For the cheeks, turn the head over, roll two smallish balls (about the size of marbles) and put them on the back in the middle of the head. Push them in gently, then when you turn it over you can easily mould crease-free cheeks over them. Next was the nose. Thomas’ nose is round but Gordon’s is sharper. It was roughly the length of the cheeks. I stuck it on and smoothed it down with one of the rounder tools, adding a bit of water at the end to really get a nice surface.
I used the tool with the sharp end to carve out the mouth and cleft above it, adding a bit of extra grey icing around the bottom lip to make it stand out. This only needs to be a very thin bit. Then I put another very thin bit of white icing in to make the teeth. I flattened it with one of the tools.
For the eyes I used my thumbs and the tools to make two indents above the cheeks, then added small pieces of white in half moon shapes. I tried to mould these before putting them on as I didn’t want to press them too much once in place. The pupils were tiny pieces of black fondant made into very small circles. I put them in place and then cut out triangles at each side to create his ‘twinkles’. This was fiddly and it was hard to make sure they both matched – but he looked a bit cross-eyed if they didn’t!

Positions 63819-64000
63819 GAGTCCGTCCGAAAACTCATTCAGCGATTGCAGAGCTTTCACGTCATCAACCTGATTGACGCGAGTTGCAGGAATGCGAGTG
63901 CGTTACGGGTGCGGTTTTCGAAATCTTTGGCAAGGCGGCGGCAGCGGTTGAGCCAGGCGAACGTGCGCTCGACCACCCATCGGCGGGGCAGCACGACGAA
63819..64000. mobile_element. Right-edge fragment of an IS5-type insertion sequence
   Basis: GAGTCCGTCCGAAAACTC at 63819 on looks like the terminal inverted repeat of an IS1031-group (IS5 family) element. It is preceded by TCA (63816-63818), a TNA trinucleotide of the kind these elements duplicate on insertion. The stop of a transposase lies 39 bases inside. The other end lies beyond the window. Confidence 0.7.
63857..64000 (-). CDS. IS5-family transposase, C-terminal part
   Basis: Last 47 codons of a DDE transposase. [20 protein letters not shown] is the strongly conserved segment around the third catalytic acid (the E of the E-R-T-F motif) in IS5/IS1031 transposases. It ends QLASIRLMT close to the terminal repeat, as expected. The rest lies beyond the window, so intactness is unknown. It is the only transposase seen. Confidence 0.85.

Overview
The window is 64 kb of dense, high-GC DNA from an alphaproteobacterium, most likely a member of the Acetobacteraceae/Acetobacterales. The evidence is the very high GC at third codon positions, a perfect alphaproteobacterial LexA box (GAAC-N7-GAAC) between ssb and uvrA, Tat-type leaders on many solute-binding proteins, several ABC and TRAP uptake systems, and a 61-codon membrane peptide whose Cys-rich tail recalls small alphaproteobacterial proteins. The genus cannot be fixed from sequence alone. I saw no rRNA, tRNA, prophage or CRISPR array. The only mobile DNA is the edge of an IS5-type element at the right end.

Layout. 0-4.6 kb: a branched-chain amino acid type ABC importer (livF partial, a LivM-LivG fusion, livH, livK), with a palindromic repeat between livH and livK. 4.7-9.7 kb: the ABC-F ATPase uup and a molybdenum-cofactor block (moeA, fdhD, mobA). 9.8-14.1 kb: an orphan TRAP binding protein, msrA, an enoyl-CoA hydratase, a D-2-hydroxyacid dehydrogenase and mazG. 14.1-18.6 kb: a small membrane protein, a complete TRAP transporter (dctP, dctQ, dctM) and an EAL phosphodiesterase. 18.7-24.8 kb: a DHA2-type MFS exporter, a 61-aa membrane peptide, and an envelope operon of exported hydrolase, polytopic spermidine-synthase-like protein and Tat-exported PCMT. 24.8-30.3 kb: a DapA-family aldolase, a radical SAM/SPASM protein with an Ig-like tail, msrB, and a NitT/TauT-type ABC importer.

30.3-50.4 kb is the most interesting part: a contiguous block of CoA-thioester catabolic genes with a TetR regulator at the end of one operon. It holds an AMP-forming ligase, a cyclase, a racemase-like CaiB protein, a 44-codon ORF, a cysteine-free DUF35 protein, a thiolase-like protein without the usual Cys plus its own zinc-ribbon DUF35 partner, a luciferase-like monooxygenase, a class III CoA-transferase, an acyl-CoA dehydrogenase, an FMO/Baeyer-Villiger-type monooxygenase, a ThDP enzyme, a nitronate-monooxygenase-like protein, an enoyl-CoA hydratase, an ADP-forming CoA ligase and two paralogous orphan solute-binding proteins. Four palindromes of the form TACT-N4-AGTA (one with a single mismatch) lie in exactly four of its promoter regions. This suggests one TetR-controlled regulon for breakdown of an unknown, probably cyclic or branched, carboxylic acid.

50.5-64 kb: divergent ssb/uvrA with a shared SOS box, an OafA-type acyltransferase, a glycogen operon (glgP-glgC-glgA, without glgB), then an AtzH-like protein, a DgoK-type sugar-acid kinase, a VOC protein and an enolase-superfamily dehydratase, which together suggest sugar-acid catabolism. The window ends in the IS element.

Eyebrows were much easier: black fondant shaped into two similar eyebrow shapes and laid over the eyes. Try and get the angle roughly right and make sure they’re around the same length as the eyes.
I then moved the face onto a plate using a palette knife (make sure you loosen it all the way around underneath before) and added a thinnish roll of black fondant to make the outline all around his face, and a small tube with a roll of icing on top to make the funnel. And Gordon was done!